Okay, I lied in the last step. This is the fun part. Assembly is super easy, and lets you talk to people about electronics and laser cutting. Make the most of this.

Each person gets a base, a choice of ornament, a battery, an LED (we gave them the choice of pure white, flickering yellow, or blinking red), about 2 inches of copper tape and some tape. Put the LED leads through the holes, with the longer lead (the positive one) closest to the battery hole. Bend the positive lead up through the hole, then over a bit on top towards the engraved "+" to keep it from coming back through. This will be the positive terminal.

On the other side of the battery hole, stick some of the copper tape (with backing removed) up through the bottom so it comes out the top slightly. Stick it to the side of the battery hole away from the "+". This will be the negative terminal. Turn the base upside down and begin adhering the copper to the base's bottom. Now you need to make a 90 degree bend to get the copper tape to the unused negative lead of the LED. To do this with copper tape is a little counterintuitive. You can't simply cut the tape and stick it to itself, as the adhesive won't conduct current reliably over time. To make a 90 degree turn, you turn the tape upside down and make a 90 degree turn in the opposite direction you want to go. Then fold it rightside up, covering the bend you just made, which gets you back in the direction you want to go with the adhesive side down. When you've laid down your copper tape, bend the remaining LED lead down over the copper, then fold the end of the copper up over the lead. This is a bit tricky to describe. See the attached diagrams. If the lead is a bit long, make a little hook on the end to increase contact with the copper, then tape this down with Scotch tape. Your base is complete.

Test it by inserting a battery so the flat side (positive), presses the LED lead to the "+" side of the battery hole. If it doesn't light, either the LED or battery could be backwards, or one of the connections is loose (most probably the copper tape/LED connection).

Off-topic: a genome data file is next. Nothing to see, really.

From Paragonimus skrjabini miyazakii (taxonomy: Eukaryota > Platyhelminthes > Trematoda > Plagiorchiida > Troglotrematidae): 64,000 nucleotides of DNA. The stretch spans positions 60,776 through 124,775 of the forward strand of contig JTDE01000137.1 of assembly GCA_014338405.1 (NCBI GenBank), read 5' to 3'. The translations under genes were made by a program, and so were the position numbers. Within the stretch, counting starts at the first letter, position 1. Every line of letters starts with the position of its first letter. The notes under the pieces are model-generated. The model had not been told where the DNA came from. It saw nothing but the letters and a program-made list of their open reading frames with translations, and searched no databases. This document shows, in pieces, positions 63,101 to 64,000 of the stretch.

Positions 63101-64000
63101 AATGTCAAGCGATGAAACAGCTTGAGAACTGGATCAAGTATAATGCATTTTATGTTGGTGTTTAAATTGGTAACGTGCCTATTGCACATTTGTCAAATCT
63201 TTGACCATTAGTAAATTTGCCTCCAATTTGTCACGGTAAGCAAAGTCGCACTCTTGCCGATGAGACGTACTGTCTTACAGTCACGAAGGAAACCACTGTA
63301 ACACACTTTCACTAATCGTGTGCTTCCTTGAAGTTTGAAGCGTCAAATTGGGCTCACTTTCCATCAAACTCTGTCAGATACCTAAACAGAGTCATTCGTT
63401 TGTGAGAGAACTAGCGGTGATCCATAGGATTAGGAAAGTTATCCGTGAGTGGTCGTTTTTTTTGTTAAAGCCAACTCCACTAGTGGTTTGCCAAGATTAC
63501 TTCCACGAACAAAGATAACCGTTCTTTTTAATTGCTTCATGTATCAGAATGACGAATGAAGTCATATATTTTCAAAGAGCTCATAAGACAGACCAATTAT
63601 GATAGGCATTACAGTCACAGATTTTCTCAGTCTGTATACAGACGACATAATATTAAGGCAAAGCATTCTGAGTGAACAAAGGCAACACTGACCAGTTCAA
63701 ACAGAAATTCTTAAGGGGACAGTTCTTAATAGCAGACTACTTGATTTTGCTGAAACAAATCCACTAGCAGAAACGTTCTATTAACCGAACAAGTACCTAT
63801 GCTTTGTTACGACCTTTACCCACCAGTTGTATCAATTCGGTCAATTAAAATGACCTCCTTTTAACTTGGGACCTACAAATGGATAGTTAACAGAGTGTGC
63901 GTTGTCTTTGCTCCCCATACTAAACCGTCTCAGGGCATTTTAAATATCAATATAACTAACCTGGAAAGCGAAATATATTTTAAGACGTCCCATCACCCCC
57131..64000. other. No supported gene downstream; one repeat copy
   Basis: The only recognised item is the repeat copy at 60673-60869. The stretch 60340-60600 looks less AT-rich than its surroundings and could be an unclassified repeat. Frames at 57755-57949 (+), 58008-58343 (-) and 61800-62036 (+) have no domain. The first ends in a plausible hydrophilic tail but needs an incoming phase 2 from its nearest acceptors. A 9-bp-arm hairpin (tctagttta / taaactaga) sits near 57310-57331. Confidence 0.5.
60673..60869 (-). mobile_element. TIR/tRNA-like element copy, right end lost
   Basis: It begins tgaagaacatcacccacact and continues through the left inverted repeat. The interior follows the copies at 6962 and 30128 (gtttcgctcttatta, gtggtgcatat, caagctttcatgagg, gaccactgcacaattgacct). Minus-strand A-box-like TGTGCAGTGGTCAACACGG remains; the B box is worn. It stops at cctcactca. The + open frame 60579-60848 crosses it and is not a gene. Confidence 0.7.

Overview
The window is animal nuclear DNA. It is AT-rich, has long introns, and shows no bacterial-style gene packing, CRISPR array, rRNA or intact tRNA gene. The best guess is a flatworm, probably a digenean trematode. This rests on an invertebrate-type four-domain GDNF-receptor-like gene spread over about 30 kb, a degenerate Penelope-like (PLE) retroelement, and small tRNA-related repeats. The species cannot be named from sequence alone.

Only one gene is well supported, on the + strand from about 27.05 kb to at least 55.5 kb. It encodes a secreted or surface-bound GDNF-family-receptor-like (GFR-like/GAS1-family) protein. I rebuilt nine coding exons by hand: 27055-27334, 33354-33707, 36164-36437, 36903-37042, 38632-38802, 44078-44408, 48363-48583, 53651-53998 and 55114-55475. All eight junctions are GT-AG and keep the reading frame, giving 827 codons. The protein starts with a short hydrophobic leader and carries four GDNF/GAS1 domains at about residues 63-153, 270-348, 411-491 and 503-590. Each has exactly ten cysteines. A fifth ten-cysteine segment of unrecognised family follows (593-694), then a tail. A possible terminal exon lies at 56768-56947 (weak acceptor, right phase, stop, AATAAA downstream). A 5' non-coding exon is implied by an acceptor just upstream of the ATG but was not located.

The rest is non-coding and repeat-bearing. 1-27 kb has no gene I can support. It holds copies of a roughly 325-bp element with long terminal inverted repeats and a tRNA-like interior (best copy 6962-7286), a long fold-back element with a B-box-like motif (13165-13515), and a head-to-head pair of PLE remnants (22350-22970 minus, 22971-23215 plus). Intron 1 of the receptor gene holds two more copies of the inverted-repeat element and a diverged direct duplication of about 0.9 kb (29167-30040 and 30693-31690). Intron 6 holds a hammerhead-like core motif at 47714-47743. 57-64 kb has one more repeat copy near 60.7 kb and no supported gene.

Pop your ornament into the slots and enjoy!

Step 4: Taking It Further

We were limited by several factors in doing this project. If you don't have these limitations, you might consider:

  • soldering the connections (you can solder to the copper). We couldn't solder at the library due to fire restrictions
  • letting people paint the back of the ornament
  • etching personalized names/faces if you are doing this where your laser cutter is set up. Perhaps you might do all engraving except the personalized part beforehand, to save time.
  • make a more complicated circuit: multiple LEDs, alternating colors, adding a light sensor to turn it off during the day, etc.
  • etch a circuit diagram onto the base

A Note About This Circuit

LEDs usually are used with a current limiting resistor which results in a longer life for the LED. We chose not to use one in part because we felt the amount of current delivered by the battery is low enough that we will get a sufficiently long lifespan from the ornament, but mostly because, given our lack of permission to solder, we felt the two extra connections needed for a resistor would likely be more troublesome than the reduced LED lifespan. You could certainly add one if desired.

Homemade Gifts Contest 2016

Participated in the
Homemade Gifts Contest 2016

CNC Contest 2016

Participated in the
CNC Contest 2016

Make it Glow Contest 2016

Participated in the
Make it Glow Contest 2016